All of a sudden you found yourself in a situation you realise that the book is actually pointless, the whole events are entertaining, but should not have happened altogether at all!

My objection to the book is mediocre writing, not any better or worse than other beach reads. They always leave me feeling like a stray mutt peed on me as I was sprawled in the sun and stupidly, I wiped the spot on the sand.

Did you read Angels and Demons? It was much more compeling to me. It may have been due partially to the fact that at the time the pope was dying in the book, Pope John Paul II was dying at the very same time so the catholic rituals follows his death in the book were being played out during the same period at the Vatican.

Although the Catholic Church was upset deeply by Brown's portrayal of the church in the books, I think it really made us have to dust off all our old books from catholicism classes and learn more of the ways of the religion, and since when is that a bad thing?


The book kept me immersed from the moment I opened it, while the movie unfortunately did not. There was a somewhat understated sexual appeal to Robert Langdon in the book, so when he was portrayed by Tom Hanks in the movies, it was a let down. Tom Hanks is a great actor, but lacks that sexual charisma.

The Review of A History of the World in 6 Glasses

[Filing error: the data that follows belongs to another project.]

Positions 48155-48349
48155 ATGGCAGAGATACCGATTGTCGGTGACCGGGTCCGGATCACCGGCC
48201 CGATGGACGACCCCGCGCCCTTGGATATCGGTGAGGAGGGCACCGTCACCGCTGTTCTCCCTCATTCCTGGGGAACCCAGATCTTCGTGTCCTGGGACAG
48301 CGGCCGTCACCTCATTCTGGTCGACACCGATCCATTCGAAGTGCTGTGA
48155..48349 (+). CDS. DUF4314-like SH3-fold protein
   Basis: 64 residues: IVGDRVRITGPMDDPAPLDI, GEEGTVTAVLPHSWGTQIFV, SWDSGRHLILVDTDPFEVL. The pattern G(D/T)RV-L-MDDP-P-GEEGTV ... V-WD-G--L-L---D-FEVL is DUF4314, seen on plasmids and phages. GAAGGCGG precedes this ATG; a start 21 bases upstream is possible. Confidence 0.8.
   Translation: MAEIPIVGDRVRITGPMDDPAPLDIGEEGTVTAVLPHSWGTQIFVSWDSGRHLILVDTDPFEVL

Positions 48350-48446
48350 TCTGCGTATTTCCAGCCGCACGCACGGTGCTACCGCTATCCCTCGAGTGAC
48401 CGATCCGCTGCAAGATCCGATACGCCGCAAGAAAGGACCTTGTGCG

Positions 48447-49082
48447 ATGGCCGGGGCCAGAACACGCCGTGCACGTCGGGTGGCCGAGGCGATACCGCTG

World History is a long and complex topic. Though many accomplished authors such as Bill Bryson and H. G. Wells have attempted to condense history into a single book, very few have succeeded. There is just too much of it. Attempts to boil down the last 10,000 years have resulted in either superficial books with very little depth, or great textbook like tombs too inaccessible for the casual reader.

Happily, A History of the World in 6 Glasses by Tom Standage succeeds where others have failed. Standage's book does this by sacrificing the breadth of every possible topic for an impressive depth and focus. Instead of trying to sum up the complete history of man, this book spotlights a single topic, in this case beverages, and then takes the reader on a journey through time to see how his topic interweaves the past. Standage is a delightful writer, mixing his light hearted style with exceptional historical savvy not just on the topic of drinks, but throughout.

Despite my now positive opinion of this book, I have to confess that when I first picked up A History of the World in 6 Glasses, I did not expect to enjoy it. Not only am I skeptical of any book claiming to sum up the antiquity of man in 300 pages or less, but I myself do not drink any of the 6 beverages this book discusses. As such, learning the history of these drinks did not sound immediately appealing.

However, what I quickly learned is that this book is not a history of 6 drinks, but rather just as the title states, a history of the world, told through the story of 6 drinks. As the book points out in the introduction, second only to air, liquid is the most vital substance to man's survival. The availability of water and other drinking sources have "constrained and guided humankind's progress" and "have continued to shape human history". Throughout time, beverages have done more than quenched our thirst; they have been used as currencies, medicines, and in religious rites. They have served as symbols of wealth and power, as well as tools to appease the poor and downtrodden.